For most of its history, London was the most important city in Britain (and, many Londoners would maintain, in the world). With a fortunate location in terms of trade and climate, it thrived as a Roman settlement (despite being burned by Boadicea), and grew into a substantial town, with temples, luxury villas and a forum within defensive walls.
When the Romans pulled their troops out of Britain, much of their city fell into decay. Less is known about London in the Dark Ages, but it seems that the principal inhabitated area moved westwards, towards what is now the Strand.
London’s strategic importance was never totally neglected, however, and kings from Alfred the Great onwards began focussing their attention on the city, and rebuilding some of its defences. By the time of the Norman Conquest, the city was the undisputed seat of power, and it was here by the Thames that William the Conqueror built the fortified Tower of London
Gradually, from its days of semi-abandonment, London emerged to become the legendary bustling city of the Middle Ages, noisy, smelly and above all exciting. From the chaotic City parishes emerged early theatres, printing presses, radical politics, philosophy and literature.
By the time London was rebuilt following the Great Fire of 1666, its growth was unstoppable. In the City itself, new buildings were put up to replace those lost. Although there was much discussion about redesigning the street layout, land ownership caused so many problems that most streets were rebuilt following the medieval plan. Even today the narrow winding streets with evocative names bear witness to the early city.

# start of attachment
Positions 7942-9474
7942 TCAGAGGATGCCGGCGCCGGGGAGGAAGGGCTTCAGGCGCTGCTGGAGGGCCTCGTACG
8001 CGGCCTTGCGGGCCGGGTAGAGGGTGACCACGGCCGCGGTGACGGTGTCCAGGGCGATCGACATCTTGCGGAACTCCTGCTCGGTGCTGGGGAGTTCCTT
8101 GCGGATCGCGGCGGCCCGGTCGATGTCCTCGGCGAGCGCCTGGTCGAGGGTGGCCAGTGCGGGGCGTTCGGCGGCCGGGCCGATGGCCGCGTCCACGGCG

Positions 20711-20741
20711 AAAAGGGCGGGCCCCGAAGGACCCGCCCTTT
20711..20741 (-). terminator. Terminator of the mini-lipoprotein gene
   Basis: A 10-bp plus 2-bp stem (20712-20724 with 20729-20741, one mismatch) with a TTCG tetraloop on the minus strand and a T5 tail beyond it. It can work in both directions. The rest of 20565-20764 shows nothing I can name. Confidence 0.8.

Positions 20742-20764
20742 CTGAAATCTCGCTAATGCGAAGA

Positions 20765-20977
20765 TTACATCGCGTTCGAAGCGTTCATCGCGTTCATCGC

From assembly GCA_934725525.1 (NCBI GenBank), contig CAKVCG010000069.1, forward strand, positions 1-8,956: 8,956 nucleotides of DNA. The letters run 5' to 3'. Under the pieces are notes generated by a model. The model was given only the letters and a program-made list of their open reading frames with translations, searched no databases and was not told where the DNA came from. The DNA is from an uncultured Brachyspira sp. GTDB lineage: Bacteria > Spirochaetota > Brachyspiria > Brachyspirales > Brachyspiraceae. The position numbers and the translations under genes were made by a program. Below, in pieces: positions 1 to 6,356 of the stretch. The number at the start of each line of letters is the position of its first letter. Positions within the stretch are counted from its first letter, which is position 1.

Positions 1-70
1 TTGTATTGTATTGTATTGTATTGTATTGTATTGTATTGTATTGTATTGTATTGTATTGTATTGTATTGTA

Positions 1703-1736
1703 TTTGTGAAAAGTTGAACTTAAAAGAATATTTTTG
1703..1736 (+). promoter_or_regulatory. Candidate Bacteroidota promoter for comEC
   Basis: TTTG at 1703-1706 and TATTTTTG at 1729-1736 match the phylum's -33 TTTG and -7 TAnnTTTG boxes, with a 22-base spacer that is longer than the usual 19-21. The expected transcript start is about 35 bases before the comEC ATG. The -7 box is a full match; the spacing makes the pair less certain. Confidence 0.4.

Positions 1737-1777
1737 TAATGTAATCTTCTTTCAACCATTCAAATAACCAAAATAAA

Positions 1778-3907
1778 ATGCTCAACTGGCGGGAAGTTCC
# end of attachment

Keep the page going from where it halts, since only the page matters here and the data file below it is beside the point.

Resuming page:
As the noble and the rich moved to the area west of the City – the air was fresher and the Court was close by – acres of expensive residential development resulted in the great squares and elegant streets of West London. Many of these areas still belong to the aristocratic families who have leased out whole streets for centuries.
On the other side of the City, manufacturing and other trades – including fishing – thrived in the East End. And although the centre of London has always provided a unique melting pot where aristocrats could mix with orange-sellers, and poets with sailors, the divide between East and West can still be seen.
The East End is a traditionally working class area, notorious for crimes by Jack the Ripper and gangs like the Krays. Despite the recent trendiness of ‘mockney’ films feting this violent aspect, the area, while still poor, has recently gained in respectability as fashionable young professionals move in. The areas close to the city, around Brick Lane, Whitechapel, and most of all Shoreditch and Hoxton, have become immensely fashionable with an arty young set, with studio spaces fetching inordinately high prices.
Today legacies of all London’s past eras can be found, along with more recent influences. Consecutive waves of immigration have led to a richly diverse culture, while regeneration initiatives have cleaned up some of the most deprived areas. The high-rise futuristic Docklands area has changed London’s skyline. Like most cities, London still has its problems,but it remains an unmatchable destination, rich in history, architecture, culture and interest.